For more information on the schedule of events visit:

https://one.bidpal.net/fredharvey2020/welcome

And to register to for tickets for any of the events, you can visit the event listing on eventbrite.

*The Dinner Demonstration offers an opportunity for you to learn how to prepare a contemporary take on classic Fred Harvey cuisine with top chefs from La Fonda and La Castaneda! You will receive an ingredient list ahead of time.

If you have any questions about the weekend events, please email mightmakeswritellc@gmail.com

From the Collection

The piece in its chair orientation. NMHM/DCA 974.45

A chair and step stool combination, c. 1870-1880. Most step stools, being utilitarian, are plain wood or metal, but this one is covered in beautiful needlepoint. Perhaps it was to prevent slipping? The item was said to have been brought to New Mexico over the Santa Fe Trail.
The twill tape ties on the legs in the first photograph indicate to Collections staff that the chair comes apart at that point and to be careful when lifting the object.

Here the piece is deployed as a step ladder. NMHM/DCA 974.45

New Mexico History Museum’s small business project featured on KRQE

Museum curator Alicia Romero spoke with KRQE news about the research project about small independent businesses serving communities throughout New Mexico. We are seeking input from the public about their experience and memories of these small businesses which will help inform a future exhibit.

For more details and how to submit your own suggestion, check out this recent blogpost.

Local favorites

US Post Office and Emilio Cordova General Store, Cordova, NM, circa 1928. Palace of the Governors Photo Archives # HP.1975.51.42

What’s your favorite New Mexico small business?

Were you the owner? Did your family run one for decades and decades? Did you work for one? Or did you just frequent a favorite shop around the corner?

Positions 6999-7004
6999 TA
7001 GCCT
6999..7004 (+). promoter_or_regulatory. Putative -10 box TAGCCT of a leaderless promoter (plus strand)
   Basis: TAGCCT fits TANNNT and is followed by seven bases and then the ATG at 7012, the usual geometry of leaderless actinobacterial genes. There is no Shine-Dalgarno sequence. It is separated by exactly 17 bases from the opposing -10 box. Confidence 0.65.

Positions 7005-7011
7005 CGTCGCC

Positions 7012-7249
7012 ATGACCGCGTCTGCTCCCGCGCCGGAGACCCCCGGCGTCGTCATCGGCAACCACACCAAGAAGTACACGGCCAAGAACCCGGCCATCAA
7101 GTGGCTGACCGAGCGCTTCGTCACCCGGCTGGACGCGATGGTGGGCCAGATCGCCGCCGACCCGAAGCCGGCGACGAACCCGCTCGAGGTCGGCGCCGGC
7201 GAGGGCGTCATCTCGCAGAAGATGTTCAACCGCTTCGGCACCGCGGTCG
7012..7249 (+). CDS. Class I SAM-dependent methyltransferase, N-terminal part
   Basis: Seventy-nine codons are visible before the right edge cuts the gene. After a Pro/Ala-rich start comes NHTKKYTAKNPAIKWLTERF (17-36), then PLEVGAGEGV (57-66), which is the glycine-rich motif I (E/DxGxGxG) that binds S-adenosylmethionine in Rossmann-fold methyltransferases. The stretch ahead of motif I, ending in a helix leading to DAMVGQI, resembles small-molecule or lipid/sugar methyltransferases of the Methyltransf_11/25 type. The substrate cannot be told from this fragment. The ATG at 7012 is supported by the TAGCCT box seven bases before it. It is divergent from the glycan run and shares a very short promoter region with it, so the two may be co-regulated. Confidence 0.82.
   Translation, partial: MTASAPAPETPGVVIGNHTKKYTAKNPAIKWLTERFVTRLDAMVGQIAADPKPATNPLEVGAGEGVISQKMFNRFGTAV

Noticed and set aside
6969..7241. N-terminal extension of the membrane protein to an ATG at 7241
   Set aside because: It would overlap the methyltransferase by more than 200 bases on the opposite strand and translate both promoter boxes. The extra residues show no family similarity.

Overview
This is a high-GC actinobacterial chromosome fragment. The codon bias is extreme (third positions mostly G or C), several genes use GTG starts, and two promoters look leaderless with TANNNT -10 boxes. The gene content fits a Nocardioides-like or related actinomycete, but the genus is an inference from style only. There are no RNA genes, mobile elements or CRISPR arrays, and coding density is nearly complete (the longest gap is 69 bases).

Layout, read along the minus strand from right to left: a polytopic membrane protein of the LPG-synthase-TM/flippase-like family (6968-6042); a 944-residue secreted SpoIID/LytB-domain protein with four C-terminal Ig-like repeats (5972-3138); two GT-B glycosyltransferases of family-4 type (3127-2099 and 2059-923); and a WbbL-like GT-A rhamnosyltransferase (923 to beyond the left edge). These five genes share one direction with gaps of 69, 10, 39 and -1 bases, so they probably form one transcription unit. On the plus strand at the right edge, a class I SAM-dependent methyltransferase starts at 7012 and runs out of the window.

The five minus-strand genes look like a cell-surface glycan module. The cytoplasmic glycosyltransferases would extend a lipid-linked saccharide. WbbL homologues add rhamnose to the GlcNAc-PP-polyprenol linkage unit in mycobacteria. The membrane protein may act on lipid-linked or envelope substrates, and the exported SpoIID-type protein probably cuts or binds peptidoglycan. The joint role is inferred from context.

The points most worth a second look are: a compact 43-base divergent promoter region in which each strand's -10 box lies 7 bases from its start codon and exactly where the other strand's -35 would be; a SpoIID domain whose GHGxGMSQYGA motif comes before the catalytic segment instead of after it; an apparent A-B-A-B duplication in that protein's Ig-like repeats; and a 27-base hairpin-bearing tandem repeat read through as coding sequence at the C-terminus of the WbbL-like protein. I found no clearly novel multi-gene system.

The New Mexico History Museum is researching historic and modern small businesses to explore for a possible exhibition in the future.

New Mexico has many memorable and iconic establishments that would help to tell this story. In particular, we’d like to focus on sole-proprietor operations and family-owned businesses that sold goods or provided services to local communities in every part of the state.

(We’d like to avoid national chains and franchises.)

We’re looking for corner stores, tienditas, general stores, barber shops, moms & pops, cobblers, meat markets, bookstores, record stores, radio stores, repair shops, feed stores, trading posts, very small restaurants and cafes, tailors and seamstresses, laundries, bicycle shops, and so on, that were unique, characteristic, or served as anchors in their neighborhood or town.

Here’s a very simple form where you can add ideas from anywhere in the state.

https://forms.gle/wmuUvhfkVBjoyaBSA

Thanks for your help! Please spread the word to anyone who might be interested.

Kitchen Counterculture

An illustration from The Munchies Eatbook by Alice and Eliot Hess. From the author’s collection

In conjunction with the release of the virtual version of the museum’s 2017-2018 exhibit Voices of the Counterculture in the Southwest, museum educator, Melanie LaBorwit looks into how the counterculture had a hand in changing how Americans eat. You can visit the online version of Voices of the Counterculture in the Southwest here.

“The Flavor of Cultural Change:   The Evolution of Countercultural Cookbooks and Their Legacy”                                         

Melanie LaBorwit, Museum Educator

In an article on a course at Macalester College, called “From Counterculture to Digital Culture”, one of the students, Rosa Durst, reflected on her research and the intersection between cookbooks and radical movements. “Food is one vehicle of cultural significance,…which allows cookbooks to become not just manuals for eating but manuals for performing activism, creating art, or finding new ways of living.“ (Macalester News, June 2017) .

Elsewhere in the blogosphere, culture writer Cynthia Bertelsen muses about the legacy of what she calls “the hippie era’, (Gherkins and Tomatoes food blog, July 2010). She notes that the 1960’s and 1970‘s marked a turning point in culinary literature. Before this time, vegetarianism was perceived as only the interest of Seventh Day Adventists and around the world most people ate vegetarian food not out of choice but from poverty.

Betty Crocker’s Dinner In A Dish. About as mainstream as it got at the time. From the collection of the author.